Review

Volkswagen Golf hatchback

£17,595 - £27,735

The Volkswagen Golf is a bit of an institution on UK roads. In the 40-odd years it's been around, it has become one of the most popular and trusted hatchbacks you can buy. Today, you can choose from a three or five-door hatchback, an estate and even a mini-MPV model in the form of the Volkswagen Golf Plus.

Now in its seventh generation, the Golf is still the standard-bearer for what buyers expect from a family hatchback: rivals such as the Ford Focus, Peugeot 308 and Vauxhall Astra vie to keep up with it.

Volkswagen seems to build a Golf for almost every buyer: those after frugality have the efficiency-focused BlueMotion, the hybrid Golf GTE or even the electric e-Golf. VW also caters well for those after a sportier driving experience: the diesel-powered VW Golf GTD, together with the petrol VW Golf GTI and seriously swift range-topper the Volkswagen Golf R are fast and fun cars. We’ve reviewed these separately to give them the attention they deserve.

As befits a car that's been around for over four decades, the Volkswagen Golf has gained a reputation for reliability and build quality. That reputation comes at a cost, however: buyers can expect to pay a premium for the Golf compared to its rivals, some of which can be better value and more enjoyable to drive.

The seventh-generation Golf is still more expensive than many of the cars it competes with but for this version, Volkswagen has done its utmost to ensure the Golf is rewarding to drive, as well as being the well built and designed car we’ve come to expect. The Golf has always held its value well on the used market, and that should hold true for this latest version, too.

The most efficient Golf is the 1.6-litre TDI BlueMotion, which claims 83.1mpg fuel economy and emits 89g/km of CO2. Buyers who want efficiency in a petrol-powered Golf should choose the 1.0-litre BlueMotion, which is over £1,500 cheaper than the diesel, although it's less economical, returning 65.7mpg and emitting 99g/km of CO2. Both of these cars feature stop-start technology and are exempt from annual road tax.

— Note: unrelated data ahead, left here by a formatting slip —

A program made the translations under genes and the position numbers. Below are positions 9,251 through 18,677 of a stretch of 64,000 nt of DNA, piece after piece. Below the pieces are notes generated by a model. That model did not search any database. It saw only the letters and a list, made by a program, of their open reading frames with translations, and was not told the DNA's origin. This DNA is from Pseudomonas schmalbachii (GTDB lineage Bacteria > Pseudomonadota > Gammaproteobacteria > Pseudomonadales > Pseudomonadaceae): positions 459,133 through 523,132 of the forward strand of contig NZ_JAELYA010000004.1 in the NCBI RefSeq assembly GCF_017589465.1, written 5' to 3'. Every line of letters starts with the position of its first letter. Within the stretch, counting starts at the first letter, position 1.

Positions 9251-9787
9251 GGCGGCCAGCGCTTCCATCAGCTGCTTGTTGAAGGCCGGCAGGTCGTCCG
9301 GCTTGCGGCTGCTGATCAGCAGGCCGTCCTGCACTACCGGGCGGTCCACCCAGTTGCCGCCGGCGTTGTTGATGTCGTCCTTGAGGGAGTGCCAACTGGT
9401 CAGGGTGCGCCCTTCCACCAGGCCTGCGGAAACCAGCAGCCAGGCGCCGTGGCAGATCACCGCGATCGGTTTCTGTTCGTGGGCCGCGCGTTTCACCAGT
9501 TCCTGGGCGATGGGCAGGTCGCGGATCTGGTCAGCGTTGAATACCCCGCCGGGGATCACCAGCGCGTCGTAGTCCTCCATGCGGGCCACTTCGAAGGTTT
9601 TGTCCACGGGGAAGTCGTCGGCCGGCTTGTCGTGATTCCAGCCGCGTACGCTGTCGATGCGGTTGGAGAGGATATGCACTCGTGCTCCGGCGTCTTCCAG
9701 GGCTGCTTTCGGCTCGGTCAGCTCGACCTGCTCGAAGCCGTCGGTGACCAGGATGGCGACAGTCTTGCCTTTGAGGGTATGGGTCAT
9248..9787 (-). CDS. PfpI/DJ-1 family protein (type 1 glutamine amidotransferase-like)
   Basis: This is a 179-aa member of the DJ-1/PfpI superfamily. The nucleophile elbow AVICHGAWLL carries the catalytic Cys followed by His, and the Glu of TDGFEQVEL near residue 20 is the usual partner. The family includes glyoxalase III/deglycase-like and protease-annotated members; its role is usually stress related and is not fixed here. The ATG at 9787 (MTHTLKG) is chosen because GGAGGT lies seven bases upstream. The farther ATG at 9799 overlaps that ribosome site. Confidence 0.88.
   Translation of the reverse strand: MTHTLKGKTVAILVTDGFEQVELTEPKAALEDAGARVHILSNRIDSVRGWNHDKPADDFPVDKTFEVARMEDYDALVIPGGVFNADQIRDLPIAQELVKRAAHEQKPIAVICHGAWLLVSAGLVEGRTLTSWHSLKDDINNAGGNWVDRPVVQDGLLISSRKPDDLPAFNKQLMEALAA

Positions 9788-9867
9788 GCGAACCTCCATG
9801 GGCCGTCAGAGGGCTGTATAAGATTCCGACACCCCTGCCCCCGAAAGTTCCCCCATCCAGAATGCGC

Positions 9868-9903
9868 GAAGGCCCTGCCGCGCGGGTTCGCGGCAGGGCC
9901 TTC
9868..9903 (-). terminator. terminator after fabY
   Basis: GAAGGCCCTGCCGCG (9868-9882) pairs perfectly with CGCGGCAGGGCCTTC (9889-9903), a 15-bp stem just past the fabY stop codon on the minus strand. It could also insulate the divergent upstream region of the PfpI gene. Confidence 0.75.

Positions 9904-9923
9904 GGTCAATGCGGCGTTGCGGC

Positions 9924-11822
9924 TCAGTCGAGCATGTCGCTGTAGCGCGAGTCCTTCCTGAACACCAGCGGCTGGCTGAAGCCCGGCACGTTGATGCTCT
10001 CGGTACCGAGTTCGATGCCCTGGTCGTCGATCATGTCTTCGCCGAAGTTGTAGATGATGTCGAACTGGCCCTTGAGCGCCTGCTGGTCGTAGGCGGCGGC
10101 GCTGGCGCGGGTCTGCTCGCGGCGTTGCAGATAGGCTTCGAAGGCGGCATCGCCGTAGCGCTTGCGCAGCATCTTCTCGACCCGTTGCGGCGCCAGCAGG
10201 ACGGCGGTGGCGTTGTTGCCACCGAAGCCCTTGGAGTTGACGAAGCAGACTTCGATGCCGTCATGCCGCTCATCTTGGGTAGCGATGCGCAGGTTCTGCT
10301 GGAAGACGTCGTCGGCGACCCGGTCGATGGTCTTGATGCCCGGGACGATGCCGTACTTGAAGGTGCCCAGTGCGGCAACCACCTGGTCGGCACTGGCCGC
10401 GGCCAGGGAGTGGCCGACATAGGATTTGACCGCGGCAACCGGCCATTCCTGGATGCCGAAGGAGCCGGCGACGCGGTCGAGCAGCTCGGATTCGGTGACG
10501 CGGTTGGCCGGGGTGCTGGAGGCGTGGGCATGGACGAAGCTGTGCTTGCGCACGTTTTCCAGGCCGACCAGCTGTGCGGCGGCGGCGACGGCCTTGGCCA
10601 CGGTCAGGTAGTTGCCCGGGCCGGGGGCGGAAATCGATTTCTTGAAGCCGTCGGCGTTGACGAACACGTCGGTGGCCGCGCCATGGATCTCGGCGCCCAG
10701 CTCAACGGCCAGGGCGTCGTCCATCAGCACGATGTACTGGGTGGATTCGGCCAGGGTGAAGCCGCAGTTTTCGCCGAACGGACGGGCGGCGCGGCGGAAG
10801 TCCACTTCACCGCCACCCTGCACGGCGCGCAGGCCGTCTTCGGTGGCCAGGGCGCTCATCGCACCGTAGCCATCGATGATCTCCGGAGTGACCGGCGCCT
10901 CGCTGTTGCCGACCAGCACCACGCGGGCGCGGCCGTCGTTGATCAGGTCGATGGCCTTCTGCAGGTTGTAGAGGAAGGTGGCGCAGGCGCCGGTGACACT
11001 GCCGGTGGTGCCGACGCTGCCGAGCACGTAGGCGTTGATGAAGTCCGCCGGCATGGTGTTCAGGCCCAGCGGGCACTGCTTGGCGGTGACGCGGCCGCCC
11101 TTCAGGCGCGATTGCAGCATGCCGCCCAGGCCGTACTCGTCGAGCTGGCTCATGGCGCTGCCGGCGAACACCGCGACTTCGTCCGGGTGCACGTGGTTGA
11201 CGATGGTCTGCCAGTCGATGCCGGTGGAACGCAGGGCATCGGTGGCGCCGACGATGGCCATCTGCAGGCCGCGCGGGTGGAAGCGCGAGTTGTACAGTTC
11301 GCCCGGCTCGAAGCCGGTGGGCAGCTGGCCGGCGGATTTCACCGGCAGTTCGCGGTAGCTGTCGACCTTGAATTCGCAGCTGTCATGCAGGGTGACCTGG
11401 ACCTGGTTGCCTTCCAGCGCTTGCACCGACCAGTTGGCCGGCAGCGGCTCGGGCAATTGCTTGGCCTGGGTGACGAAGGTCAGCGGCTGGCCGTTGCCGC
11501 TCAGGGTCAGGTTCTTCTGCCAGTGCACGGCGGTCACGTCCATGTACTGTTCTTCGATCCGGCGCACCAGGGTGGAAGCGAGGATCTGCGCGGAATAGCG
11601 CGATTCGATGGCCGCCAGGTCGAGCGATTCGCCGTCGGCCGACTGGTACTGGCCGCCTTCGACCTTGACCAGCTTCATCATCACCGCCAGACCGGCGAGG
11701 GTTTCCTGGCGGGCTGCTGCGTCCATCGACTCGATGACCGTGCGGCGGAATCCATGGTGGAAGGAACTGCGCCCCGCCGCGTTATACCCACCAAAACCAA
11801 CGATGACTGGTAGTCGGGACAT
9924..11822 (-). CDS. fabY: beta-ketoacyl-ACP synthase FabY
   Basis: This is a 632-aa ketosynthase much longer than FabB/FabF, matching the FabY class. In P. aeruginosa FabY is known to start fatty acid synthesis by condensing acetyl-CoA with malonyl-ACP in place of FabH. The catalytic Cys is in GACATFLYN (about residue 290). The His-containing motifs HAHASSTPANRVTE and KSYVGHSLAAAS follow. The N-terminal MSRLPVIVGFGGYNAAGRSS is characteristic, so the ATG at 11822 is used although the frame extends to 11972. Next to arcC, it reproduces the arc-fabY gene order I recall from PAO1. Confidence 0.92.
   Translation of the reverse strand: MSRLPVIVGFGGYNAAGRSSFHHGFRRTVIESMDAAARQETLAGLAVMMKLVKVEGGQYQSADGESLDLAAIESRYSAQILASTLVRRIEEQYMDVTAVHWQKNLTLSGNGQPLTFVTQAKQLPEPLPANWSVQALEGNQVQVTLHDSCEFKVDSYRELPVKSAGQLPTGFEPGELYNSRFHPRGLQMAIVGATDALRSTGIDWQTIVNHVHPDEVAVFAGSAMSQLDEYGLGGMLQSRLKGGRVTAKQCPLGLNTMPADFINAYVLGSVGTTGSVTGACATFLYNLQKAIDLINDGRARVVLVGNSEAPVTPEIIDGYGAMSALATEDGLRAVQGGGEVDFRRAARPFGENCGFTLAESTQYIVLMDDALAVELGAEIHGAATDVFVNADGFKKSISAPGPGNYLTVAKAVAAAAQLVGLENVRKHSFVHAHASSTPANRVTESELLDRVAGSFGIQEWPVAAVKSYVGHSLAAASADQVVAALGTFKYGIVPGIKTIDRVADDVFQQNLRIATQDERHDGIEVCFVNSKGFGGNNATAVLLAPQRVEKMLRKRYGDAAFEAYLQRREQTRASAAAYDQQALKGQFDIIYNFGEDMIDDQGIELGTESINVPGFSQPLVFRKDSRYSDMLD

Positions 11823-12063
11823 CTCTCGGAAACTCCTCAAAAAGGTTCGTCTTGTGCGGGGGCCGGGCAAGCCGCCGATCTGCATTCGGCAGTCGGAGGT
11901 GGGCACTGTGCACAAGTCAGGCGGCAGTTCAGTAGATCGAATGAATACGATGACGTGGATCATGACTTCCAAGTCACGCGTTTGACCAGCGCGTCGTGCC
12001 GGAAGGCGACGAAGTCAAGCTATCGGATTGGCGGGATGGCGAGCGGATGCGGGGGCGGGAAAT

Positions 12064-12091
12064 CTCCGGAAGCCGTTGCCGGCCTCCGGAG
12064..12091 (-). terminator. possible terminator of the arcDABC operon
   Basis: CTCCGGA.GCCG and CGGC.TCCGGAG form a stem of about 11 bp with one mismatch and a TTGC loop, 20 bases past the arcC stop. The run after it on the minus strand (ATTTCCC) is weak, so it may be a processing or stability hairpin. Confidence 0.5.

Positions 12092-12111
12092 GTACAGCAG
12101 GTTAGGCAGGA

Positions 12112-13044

We’d actually recommend the larger 2.0-litre engine if you’re after a diesel Golf: the extra power is very handy and its 68mpg economy is still very good. The 1.0-litre BlueMotion won’t be the car for everyone – if you do a lot of motorway mileage, you might yearn for more power – but we’d choose it over the diesel BlueMotion. Its engine is very refined when compared to rivals like the Ford Focus EcoBoost and Peugeot 308 PureTech. The stop-start system of the petrol BlueMotion seems particularly well-suited to the 1.0-litre engine, cutting in and out almost seamlessly.

As is usual, the diesel Golfs are more expensive than their petrol counterparts and if you’re a low-mileage driver, a petrol model is probably the way to go anyway. The punchy 148bhp 1.4-litre TSI is an appealing choice, particularly because it features cylinder-deactivation technology that shuts down part of the engine when full power isn’t needed, helping the car achieve a very reasonable official figure of 58.9mpg.

Though the conventional engine range is impressively efficient on the whole, none of them can touch the hybrid setup of the Golf GTE or the all-electric e-Golf for running costs. But that does, of course, have to be offset against the higher purchase of these two models.

The Volkswagen Golf comes with a five or six-speed manual gearbox or seven-speed DSG automatic, depending on which model you buy. The automatic is smooth, fast-shifting and economical, so it's worth considering if most of your driving includes traffic and low speeds.

There are five trim levels to choose from when buying a Golf (not including the GTD, GTI, GTE, R or e-Golf). They start with the basic S, followed by mid-range Match (which has the 1.0-litre BlueMotion petrol as one of its engine options), efficient BlueMotion (limited to the 1.6-litre TDI engine), sportier GT Edition and top-of-the range R-line Edition.

We’d recommend Match as your first port of call, as it offers a reasonable mix of price versus equipment, coming with alloy wheels on top of the multimedia system and DAB radio that are standard on all models. The Golf received the full five-star crash-safety rating from Euro NCAP and has a good reputation for build quality.